In a typically glittering metaphor, Melville writes in Pierre (1852), the disastrous novel that followed Moby-Dick, that if our actions are “foreordained  ...  we are Russian serfs to Fate.” Pierre is described as someone who is captured by “that most true Christian doctrine of the utter nothingness of good works,” and is therefore inconsolable when tragedy overwhelms him. Melville’s writing is shadowed by Calvinism, in the way that Nabokov’s ape, when given a sheet of paper, drew the bars of his cage. “But we that write & print,” he joked to Evert Duyckinck in 1849, “have all our books predestinated—& for me, I shall write such things as the Great Publisher of Mankind ordained ages before he published ‘The World’—this planet, I mean.”

Hawthorne best described Melville’s struggle with belief. In 1856, Melville was briefly in England, to visit Hawthorne in Liverpool. The two sat on the beach at Southport and continued the unequal marriage of the last six years: Hawthorne silent and tidy, Melville messy with metaphysics. At this time, wrote Hawthorne, Melville said that he had “pretty much made up his mind to be annihilated.” He added: “It is strange how he persists  ...  in wandering to and fro over these deserts ... . He can neither believe, nor be comfortable in his unbelief; and he is too honest and courageous not to try to do one or the other.”

In his relation to belief, Melville was like the last guest who cannot leave the party; he was always returning to see if he had left his hat and gloves. And yet he did not want to be at the party, either. It is just that he had nowhere else to be and would rather be with people than be alone. He was tormented by God’s “inscrutable” silence—this is clear from the work. Moby Dick, who is both God and Devil, flaunts his unhelpful silence as God does to Job: “Canst thou draw out leviathan with a hook?” In the chapter “The Tail,” Ishmael admits that if he cannot really comprehend the whale’s rear, then he can hardly see his face: “Thou shalt see my back parts, my tail, he seems to say, but my face shall not be seen,” an appropriation of the verse in Exodus in which God tells Moses that “thou shalt see my back parts: but my face shall not be seen.”

In 1857, while traveling through Egypt, he visited the Pyramids, and he was gripped by the torment of their possible emptiness. “It was in these pyramids that was conceived the idea of Jehovah,” he writes. In Moby-Dick, we are brought to the “pyramidical silence” of the whale. In Pierre, he will not leave alone this torment and fingers it like a wounded rosary, which is partly why the book is so impacted. “Silence is the only Voice of our God,” he writes there. He jibes at God: “doth not Scripture intimate, that He holdeth all of us in the hollow of His hand?—a Hollow, truly!” Perhaps, he proposes, our searches are like this:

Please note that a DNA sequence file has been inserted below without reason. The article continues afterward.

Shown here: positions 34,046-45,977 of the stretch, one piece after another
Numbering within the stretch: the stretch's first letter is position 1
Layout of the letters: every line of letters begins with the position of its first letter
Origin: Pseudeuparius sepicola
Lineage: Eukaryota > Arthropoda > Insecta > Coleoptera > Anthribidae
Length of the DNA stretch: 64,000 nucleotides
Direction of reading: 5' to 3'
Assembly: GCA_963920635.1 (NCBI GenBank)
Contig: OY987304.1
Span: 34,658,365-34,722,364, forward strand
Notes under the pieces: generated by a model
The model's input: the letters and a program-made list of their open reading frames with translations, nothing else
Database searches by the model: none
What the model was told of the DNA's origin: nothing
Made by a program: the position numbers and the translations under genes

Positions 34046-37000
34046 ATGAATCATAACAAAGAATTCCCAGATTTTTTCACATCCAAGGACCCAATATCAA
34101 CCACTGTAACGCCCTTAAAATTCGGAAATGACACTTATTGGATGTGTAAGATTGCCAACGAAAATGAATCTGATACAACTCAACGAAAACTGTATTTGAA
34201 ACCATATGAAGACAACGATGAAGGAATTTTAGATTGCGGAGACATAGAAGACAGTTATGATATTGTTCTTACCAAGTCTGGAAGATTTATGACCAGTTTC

By vast pains we mine into the pyramid; by horrible gropings we come to the central room; with joy we espy the sarcophagus; but we lift the lid—and no body is there!—appallingly vacant as vast is the soul of a man!

More than this, Melville saw that the world did not look like God’s world, and that we cannot behave like God’s children because His standards are cruelly impossible. He has Plotinus Plinlimmon say as much in his sermon in Pierre. Though “the earthly wisdom of man be heavenly folly to God; so also, conversely, is the heavenly wisdom of God an earthly folly,” muses Plinlimmon. And who has not been struck, continues the sermon, by “a sort of infidel idea, that whatever other worlds God may be Lord of, he is not the Lord of this; for else this world would seem to give the lie to Him; so utterly repugnant seem its ways to the instinctively known ways of Heaven.”

We can get a sense of the violent bevel on which Melville’s faith quivered—half on and half off—if we compare him to two Christians who were writing thoughts very like Plotinus Plinlimmon’s exactly at this moment in the middle of the nineteenth century. In Denmark, Kierkegaard strengthened Christianity (as he saw it) by reminding us, like Plinlimmon, that Christianity is a “folly” for humans, that “one must be quite literally a lunatic to become a Christian.” And, in England, Cardinal Newman looked at the world, in his Apologia Pro Vita Sua, and almost agreed with Melville:

I look out of myself into the world of men, and there I see a sight which fills me with unspeakable distress. The world seems simply to give the lie to that great truth, of which my whole being is so full ... . I look into this living busy world, and see no reflexion of its Creator. This is, to me, one of those great difficulties of this absolute primary truth, to which I referred just now. Were it not for this voice, speaking so clearly in my conscience and my heart, I should be an atheist, or a pantheist, or a polytheist when I looked into the world.